GONZAGA

Zach Collins, 7’0” forward/center (freshman). We know how the NBA loves big men who can space the floor, and Collins is that — he is shooting 45 percent from three this year. It’s the future direction of the NBA and he will get drafted because he can fill that need. That said, Collins can score a little inside but isn’t physically strong enough to bang in the paint at the next level, and that hurts him defensively. He’s not athletic or fleet of foot, so if teams can draw him defensively out on the perimeter it’s an issue. He would be a late first round pick this year who could move up to the lottery if he waited a season and got stronger/better.

Nigel Williams-Goss, 6’4” point guard (junior). He is a high-IQ player who orchestrates the Gonzaga attack, he’s also a natural leader who has a crafty game. He’s got the intangibles teams look for in a point guard. The challenge is he’s not terribly athletic for the position by NBA standards (something West Virginia exposed in the last round). South Carolina likes to take teams out of their flow, so how Williams-Goss handles that is something worth watching (because at the next level everyone is long and athletic). Williams-Goss is trying to show to scouts his athleticism will not hold him back at the next level. He also needs to improve his shooting. That said, whether he came out this season or after the next one, he’d be a second-round pick fighting to make a roster.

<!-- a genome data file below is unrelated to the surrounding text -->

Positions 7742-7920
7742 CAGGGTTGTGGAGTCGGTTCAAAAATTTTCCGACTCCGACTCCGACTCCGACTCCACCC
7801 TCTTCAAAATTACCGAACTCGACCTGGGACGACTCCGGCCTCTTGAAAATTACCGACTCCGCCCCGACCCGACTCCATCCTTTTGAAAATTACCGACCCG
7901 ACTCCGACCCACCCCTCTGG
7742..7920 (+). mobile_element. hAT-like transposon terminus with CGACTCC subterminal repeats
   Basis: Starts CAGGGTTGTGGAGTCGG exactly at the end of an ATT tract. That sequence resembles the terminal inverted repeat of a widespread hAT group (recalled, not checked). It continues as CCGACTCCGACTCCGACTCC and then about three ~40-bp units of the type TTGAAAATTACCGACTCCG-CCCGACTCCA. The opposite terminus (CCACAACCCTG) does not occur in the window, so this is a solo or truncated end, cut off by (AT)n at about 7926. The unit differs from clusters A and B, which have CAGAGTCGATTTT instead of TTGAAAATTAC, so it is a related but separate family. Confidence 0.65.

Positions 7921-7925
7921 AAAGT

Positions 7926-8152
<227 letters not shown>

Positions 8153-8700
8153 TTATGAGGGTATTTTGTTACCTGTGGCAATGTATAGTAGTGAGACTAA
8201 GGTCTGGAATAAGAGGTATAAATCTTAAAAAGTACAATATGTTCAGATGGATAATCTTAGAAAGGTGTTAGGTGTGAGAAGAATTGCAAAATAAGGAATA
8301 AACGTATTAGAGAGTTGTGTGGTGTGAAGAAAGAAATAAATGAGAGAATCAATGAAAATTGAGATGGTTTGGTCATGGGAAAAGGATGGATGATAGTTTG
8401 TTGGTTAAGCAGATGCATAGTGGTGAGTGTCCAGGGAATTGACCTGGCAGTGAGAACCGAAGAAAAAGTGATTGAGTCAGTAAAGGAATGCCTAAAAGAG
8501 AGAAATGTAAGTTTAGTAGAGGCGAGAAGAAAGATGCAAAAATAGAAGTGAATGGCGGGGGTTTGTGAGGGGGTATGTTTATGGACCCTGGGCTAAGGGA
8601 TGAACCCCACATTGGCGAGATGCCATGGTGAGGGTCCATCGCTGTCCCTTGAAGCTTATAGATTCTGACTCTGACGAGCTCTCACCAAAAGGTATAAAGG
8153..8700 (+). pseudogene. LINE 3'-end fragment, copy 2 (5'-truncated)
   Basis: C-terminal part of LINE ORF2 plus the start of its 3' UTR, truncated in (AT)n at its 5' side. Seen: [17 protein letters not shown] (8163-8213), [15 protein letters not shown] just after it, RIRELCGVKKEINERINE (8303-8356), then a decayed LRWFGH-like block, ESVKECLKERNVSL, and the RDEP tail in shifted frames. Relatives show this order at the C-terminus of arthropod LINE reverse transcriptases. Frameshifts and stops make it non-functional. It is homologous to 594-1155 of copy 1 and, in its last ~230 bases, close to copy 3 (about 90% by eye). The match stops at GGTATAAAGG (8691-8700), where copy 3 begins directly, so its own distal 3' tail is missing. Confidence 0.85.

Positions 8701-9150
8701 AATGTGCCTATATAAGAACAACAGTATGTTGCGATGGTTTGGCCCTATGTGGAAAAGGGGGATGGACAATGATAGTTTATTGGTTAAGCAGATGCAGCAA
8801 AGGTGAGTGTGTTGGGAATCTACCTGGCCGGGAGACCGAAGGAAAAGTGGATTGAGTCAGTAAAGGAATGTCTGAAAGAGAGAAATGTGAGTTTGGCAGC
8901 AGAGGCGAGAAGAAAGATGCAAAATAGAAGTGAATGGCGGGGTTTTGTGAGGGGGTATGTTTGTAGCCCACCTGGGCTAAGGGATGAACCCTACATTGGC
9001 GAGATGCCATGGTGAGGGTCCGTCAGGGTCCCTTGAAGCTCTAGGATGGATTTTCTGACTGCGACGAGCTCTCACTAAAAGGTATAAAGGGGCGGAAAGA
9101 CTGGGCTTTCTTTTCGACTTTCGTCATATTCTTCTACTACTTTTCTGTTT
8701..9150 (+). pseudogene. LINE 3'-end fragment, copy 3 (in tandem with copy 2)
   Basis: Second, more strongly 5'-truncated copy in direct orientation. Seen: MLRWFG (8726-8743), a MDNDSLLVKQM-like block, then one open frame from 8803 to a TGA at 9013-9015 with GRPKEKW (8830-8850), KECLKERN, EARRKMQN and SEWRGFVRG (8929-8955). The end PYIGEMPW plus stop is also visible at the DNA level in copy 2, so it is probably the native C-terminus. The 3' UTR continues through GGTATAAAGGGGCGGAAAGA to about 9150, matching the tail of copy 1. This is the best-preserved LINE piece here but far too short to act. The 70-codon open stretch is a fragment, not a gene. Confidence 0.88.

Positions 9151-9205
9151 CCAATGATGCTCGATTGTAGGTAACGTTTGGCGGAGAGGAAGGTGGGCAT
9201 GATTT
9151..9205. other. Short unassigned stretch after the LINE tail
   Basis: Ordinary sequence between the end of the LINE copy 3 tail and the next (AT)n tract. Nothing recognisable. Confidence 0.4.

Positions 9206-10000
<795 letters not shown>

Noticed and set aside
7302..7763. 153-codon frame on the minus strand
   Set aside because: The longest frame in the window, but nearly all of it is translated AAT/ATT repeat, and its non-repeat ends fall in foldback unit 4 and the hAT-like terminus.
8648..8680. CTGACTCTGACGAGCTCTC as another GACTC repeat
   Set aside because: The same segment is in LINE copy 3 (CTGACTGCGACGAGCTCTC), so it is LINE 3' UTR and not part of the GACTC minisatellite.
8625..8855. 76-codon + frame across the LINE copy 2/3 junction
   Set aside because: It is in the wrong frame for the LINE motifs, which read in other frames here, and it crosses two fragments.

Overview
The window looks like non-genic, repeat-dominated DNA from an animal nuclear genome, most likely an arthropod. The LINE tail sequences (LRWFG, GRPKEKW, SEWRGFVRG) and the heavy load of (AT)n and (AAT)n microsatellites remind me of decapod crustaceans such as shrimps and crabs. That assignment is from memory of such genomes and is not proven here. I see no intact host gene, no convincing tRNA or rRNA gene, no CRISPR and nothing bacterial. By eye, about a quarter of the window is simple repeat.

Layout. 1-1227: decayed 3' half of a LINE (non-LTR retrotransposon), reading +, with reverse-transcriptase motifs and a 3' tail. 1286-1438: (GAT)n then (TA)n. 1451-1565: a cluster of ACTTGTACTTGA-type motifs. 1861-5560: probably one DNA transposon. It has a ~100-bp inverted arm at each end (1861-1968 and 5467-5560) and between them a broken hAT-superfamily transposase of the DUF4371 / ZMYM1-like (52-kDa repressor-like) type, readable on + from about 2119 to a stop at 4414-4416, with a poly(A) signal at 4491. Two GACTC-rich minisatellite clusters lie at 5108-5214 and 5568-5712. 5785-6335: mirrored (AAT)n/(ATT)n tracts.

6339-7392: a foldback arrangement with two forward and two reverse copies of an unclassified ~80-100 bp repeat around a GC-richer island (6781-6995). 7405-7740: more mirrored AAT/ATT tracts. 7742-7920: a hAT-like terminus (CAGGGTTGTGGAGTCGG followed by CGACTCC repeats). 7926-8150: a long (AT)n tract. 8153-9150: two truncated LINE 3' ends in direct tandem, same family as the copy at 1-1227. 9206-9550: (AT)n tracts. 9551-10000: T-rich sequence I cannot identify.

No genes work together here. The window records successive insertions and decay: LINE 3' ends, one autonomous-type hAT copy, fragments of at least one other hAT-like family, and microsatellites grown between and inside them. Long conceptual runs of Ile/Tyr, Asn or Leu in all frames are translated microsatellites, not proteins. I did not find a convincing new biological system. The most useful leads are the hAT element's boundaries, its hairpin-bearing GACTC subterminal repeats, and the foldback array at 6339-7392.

SOUTH CAROLINA

P.J. Dozier, 6’6” shooting guard (sophomore). He passes the eye test, he has all the physical tools you want in a quality NBA two guard, but has yet to string all that potential together consistently. He shows it in flashes, most recently against Florida, but NBA teams are not going to go for him based on flashes. Right now he’s expected to return to college for a year, do that and show growth in his game and he could make a leap into the first round next year. But we’re a long way from there right now.